Consulting is a term used when expertise, education, certification, including a work history has been established. This term can accommodate all jobs and all areas of expertise can be found. Consulting jobs may be jobs for large multinational company or they can be acquired for a small boutique company. For example, financial institution may require a consultant for a specific task on an economic issue in a specific geographical area. Therefore a specialist in that field and in that part of the market would be hired. Thus consulting cannot be summarized as to a particular set of jobs. The depth of this word would be well understood in the following paragraphs where a number of types of consultancy jobs have been discussed.
We can say that consulting can be categorized types of business: - Research — Marketing — Computing - Financial Planning — Advisory — Training - Business Review - Strategic Planning - Business Planning - New Technology - Software Development, etc. This does not mean that it has to be limited to those mentioned; it may be possible for a consultant to work for a large firm on a specific problem. Their expertise will be focused to the task and they will do the job without input from the client. Their job and position with the company may be for one task or a multitude of tasks. For example it may be concerning a certain product that needs a new launch. Once the Marketing professional has done all research, they will advise the client based on all analytical or focus groups results they acquired. In whatever capacity they are used, they will have access to all employees on the project to viewing all previous launches by company to addressing previous problems encountered on other launches.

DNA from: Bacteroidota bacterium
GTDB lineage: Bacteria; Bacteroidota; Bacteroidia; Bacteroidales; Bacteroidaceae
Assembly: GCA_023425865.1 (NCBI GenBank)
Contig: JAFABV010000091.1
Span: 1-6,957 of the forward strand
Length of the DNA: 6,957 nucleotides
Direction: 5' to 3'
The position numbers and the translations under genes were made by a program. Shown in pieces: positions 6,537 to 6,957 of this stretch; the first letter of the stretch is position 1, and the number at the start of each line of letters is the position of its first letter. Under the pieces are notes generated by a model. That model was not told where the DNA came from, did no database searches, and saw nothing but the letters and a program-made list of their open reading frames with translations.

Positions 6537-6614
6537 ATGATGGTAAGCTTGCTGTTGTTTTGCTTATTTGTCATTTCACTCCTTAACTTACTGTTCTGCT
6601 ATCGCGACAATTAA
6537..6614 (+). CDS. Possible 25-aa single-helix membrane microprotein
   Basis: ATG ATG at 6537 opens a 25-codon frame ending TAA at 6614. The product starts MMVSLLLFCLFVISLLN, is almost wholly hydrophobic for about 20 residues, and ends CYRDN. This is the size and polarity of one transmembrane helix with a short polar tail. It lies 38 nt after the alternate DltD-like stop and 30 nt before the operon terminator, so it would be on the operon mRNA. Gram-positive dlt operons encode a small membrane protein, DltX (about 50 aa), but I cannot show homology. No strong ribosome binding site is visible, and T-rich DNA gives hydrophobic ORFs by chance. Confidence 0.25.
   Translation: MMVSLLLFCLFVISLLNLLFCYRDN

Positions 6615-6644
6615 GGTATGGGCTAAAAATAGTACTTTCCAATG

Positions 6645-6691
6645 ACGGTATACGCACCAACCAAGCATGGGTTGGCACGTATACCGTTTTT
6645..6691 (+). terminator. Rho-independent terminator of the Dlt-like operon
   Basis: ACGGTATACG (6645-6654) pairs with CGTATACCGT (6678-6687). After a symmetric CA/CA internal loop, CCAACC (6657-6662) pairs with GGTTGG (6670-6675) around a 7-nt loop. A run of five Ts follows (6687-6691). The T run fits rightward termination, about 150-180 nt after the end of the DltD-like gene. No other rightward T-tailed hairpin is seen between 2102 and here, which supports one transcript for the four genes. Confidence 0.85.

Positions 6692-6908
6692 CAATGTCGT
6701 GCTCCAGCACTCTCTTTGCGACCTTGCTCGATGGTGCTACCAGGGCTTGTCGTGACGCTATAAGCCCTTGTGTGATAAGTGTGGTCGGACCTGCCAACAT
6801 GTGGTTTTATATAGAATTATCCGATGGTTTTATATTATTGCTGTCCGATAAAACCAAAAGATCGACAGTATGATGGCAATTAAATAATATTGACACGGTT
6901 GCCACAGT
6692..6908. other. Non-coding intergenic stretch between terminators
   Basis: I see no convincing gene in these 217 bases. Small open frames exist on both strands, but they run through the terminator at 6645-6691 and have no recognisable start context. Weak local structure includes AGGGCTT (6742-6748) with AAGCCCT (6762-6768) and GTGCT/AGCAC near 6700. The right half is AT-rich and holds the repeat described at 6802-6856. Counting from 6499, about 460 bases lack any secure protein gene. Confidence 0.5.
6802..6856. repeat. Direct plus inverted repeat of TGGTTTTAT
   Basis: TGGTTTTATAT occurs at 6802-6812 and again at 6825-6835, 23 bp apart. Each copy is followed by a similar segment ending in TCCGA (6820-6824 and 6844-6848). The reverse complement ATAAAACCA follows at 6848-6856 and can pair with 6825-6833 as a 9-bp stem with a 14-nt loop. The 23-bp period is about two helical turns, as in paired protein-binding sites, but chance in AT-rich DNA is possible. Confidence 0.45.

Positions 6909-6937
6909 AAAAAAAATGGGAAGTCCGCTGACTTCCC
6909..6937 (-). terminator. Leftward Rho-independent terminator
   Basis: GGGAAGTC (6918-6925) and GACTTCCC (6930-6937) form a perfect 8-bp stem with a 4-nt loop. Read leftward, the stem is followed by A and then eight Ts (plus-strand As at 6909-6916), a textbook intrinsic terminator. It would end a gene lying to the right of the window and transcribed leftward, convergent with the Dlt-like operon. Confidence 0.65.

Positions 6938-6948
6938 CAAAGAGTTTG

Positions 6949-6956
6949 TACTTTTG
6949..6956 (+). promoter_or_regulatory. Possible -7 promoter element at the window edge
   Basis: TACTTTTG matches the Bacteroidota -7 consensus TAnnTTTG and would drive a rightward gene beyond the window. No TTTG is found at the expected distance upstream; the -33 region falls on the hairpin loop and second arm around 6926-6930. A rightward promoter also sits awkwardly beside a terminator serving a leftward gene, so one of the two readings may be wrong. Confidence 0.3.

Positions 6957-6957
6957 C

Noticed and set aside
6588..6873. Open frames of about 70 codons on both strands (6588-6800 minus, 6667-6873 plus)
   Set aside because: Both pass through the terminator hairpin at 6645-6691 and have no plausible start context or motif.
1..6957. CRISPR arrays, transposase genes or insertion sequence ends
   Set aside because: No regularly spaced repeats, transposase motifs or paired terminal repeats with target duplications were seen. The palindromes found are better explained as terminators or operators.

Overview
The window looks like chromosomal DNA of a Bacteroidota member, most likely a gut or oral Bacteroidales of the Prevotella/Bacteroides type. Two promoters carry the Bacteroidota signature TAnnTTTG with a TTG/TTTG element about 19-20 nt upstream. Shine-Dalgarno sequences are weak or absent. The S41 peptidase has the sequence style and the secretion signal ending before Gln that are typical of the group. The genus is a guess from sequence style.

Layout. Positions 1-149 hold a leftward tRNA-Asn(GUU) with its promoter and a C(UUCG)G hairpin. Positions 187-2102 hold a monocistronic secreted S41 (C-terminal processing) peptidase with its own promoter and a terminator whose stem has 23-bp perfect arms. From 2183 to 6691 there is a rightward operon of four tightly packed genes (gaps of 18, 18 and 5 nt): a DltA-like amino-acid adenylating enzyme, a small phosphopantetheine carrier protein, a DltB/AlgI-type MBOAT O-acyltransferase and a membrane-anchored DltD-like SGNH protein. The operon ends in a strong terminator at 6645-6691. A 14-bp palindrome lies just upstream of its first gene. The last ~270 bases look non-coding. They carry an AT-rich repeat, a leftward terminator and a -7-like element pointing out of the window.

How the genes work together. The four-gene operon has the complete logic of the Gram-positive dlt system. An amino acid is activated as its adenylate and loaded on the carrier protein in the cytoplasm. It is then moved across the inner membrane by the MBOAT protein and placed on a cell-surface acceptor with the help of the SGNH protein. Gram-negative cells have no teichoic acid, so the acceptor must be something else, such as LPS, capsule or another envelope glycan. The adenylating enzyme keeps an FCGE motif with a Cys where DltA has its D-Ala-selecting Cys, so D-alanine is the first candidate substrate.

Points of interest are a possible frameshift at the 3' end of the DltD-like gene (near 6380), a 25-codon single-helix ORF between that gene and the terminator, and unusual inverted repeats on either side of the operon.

Where to find a Consultant can be challenging. Most businesses will ask their employees or business associates. Their experience will often be based on performance and availability of that Consultant. Therefore having a good relationship with a potential client will help the Consultant acquire new business. The Internet is another good place to find a consultant. Most will have various links to on-going projects or finished projects they have accomplished. Some Technical Schools or Educational Institutions may have a Consultancy department where they can suggest and offer several names from their roster.
In order to find the right consultant as a client they should: write an RFP (request for proposal). This is how a client outlines specific tasks that are needed, such as budgets, time lines, methods needed, and access in order to answer any questions they may have. The more clarity the client can give the better the results will be. Most companies already have RFP’s ready, however, as a Consultant it is best to have a ''questionnaire'' in case the client doesn’t have one. The more knowledge that a Consultant has of the job requirements the easier and faster the project will be completed.